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LCDA adopts $8M budget for 2019
Authority OKs tax abatement for solar farm
The Liberty County Development Authority has adopted an $8.5 million general fund budget for its next fiscal year. Budget discussions last month included the need for disaster plans for all LCDA properties and possible replacement of the authority’s 2008 Suburban SUV, which has 150,000 miles on it.
The LCDA automatically receives 2 mills of property tax for its operations.
One immediate visible sign of the authority’s actions will be the return of LCDA staffer Diana Reid to the reception desk in the lobby of the authority building at 425 W. Oglethorpe Highway. The large lobby had been unmanned for several years, but Reid will now be present to greet and direct visitors.
The authority has granted a 20-year graduated tax abatement on 32 acres of land in Riceboro to be used for a solar power project by SolAmerica Energy. The company is investing almost $2 million in the project.
The 32-acre farm is on 775 acres owned by M.F. Martin III and will be more than 2,000 feet from any highway or public road. It is near the intersection of U.S. Highway 17 and the E.B. Cooper Highway.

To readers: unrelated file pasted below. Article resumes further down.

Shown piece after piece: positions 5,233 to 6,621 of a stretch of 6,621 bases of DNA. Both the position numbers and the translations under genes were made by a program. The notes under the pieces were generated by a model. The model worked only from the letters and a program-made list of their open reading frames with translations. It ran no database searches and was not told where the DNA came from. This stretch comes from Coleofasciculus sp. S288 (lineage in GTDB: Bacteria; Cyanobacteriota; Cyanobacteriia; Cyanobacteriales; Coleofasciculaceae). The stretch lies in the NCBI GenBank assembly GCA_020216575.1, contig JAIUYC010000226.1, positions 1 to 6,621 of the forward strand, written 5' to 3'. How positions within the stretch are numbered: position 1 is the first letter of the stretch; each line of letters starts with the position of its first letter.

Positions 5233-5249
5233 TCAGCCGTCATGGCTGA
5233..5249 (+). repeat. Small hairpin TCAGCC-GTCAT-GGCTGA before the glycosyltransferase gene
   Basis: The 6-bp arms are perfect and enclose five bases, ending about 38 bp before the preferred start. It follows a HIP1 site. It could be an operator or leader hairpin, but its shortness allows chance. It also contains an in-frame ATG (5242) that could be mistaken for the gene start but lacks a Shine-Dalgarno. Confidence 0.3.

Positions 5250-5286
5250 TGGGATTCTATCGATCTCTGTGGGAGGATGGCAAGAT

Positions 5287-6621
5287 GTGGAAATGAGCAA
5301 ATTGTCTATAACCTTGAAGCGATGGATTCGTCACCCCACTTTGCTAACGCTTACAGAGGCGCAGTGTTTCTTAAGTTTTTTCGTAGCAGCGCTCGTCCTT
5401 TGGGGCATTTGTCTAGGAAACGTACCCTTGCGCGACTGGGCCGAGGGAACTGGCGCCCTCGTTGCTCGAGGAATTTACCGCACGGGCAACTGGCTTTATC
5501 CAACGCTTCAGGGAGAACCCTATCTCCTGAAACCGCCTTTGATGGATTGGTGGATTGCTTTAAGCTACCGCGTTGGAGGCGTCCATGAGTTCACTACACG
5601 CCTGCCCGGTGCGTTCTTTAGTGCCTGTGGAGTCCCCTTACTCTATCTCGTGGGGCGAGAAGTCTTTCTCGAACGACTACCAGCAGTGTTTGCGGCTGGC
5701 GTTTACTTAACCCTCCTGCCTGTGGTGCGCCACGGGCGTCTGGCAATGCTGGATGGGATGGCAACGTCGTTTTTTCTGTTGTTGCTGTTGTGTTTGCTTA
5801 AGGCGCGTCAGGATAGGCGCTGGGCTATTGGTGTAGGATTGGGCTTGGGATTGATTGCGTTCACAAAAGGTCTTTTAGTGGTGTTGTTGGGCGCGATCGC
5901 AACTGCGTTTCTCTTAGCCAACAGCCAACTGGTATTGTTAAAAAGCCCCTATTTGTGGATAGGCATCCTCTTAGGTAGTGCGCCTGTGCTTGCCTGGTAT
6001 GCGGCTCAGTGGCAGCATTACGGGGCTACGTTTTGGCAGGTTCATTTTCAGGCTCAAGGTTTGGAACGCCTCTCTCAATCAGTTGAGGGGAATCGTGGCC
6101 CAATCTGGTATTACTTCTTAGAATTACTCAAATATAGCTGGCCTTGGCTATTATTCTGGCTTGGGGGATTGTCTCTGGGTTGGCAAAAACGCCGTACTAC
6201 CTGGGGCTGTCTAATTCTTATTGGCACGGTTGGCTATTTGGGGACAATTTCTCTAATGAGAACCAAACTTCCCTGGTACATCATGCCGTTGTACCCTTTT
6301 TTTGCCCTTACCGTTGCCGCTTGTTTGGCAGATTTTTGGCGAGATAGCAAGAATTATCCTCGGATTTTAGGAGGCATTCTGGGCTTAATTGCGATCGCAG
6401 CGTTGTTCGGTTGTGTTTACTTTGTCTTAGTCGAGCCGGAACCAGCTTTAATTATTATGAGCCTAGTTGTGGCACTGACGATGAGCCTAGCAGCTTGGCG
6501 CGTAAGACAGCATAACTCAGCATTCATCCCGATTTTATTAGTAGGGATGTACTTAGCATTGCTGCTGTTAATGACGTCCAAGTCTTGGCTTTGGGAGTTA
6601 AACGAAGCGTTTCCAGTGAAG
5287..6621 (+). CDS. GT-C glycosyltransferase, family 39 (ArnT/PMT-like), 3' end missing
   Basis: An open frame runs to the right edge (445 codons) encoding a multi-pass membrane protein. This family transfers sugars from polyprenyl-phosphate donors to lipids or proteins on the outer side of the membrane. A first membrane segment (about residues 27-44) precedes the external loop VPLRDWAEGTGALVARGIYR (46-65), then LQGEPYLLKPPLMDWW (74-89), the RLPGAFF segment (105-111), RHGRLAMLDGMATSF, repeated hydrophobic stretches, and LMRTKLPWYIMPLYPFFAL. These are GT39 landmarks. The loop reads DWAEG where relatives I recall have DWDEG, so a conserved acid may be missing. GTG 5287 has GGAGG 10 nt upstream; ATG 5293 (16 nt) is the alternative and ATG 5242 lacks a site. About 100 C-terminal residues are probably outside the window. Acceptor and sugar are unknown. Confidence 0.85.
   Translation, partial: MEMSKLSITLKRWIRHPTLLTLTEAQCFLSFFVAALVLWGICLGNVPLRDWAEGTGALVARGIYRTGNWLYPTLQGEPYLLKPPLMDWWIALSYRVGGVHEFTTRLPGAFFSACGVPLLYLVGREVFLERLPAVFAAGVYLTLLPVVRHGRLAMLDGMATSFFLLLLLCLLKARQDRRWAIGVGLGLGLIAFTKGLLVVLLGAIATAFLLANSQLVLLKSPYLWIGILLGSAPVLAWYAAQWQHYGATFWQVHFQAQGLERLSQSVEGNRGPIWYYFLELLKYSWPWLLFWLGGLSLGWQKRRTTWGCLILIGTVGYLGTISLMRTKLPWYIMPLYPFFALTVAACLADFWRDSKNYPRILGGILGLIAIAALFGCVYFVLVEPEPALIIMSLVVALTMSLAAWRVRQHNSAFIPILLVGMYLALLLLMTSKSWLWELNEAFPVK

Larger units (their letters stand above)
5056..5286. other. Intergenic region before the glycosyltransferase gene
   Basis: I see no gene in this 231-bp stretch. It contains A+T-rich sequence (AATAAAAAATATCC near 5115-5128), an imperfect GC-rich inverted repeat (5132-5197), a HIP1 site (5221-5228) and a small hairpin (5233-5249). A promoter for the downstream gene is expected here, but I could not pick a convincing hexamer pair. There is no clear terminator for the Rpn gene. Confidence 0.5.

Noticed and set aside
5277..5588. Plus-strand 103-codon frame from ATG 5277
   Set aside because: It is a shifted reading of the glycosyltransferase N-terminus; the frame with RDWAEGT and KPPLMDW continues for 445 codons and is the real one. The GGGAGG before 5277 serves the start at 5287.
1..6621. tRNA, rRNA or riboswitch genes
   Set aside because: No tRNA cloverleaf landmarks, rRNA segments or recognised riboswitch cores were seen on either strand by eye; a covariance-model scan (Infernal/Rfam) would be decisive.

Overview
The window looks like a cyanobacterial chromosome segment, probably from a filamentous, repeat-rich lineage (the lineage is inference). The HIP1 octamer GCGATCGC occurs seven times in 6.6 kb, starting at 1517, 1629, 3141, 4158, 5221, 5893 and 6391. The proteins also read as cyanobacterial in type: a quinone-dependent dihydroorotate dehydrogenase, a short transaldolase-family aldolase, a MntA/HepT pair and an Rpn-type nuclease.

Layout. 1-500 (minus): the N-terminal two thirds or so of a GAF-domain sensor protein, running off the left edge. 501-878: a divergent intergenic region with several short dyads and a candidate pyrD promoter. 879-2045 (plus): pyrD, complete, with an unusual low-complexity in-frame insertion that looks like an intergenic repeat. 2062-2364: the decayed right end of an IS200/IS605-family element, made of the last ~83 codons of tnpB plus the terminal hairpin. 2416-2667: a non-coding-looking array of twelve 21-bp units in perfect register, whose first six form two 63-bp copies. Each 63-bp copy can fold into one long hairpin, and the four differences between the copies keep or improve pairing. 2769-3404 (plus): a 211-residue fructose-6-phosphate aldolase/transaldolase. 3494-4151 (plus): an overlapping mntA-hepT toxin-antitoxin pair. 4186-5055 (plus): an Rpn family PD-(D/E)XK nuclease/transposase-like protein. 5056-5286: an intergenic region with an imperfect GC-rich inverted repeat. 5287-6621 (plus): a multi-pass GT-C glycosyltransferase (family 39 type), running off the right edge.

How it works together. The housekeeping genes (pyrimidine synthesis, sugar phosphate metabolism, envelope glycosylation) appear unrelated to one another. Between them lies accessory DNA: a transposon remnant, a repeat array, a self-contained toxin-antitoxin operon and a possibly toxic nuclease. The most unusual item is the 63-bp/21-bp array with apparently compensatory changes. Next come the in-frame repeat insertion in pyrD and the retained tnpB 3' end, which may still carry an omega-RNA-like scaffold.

Power generating solar modules will be on 20 acres of the 32-acre project; the remaining 12 acres will be a buffer of existing hardwood and pine trees.
According to the application from SolAmerica, 800 solar modules will be installed, each one measuring 3-feet-by-6-feet and 6-feet high. Depending on sunlight, the project should produce electricity five or six hours daily. The plant operates 24 hours a day and produces a noise level of about 40-60 decibels. SolAmerica says this is slightly louder than a person’s normal talking volume.
Once constructed, the solar farm will not produce any jobs except to have a worker occasionally mow or bush hog the area.
The Liberty Consolidated Planning Commission is working on a model ordinance to allow solar farms. One concern is what happens to the facility after its 20-30 year lifespan.
Decommissioning is a concern and officials want to follow those jurisdictions that require decommissioning and restoration of sites. Some governments require the posting of a bond to guarantee decommissioning rules are followed.

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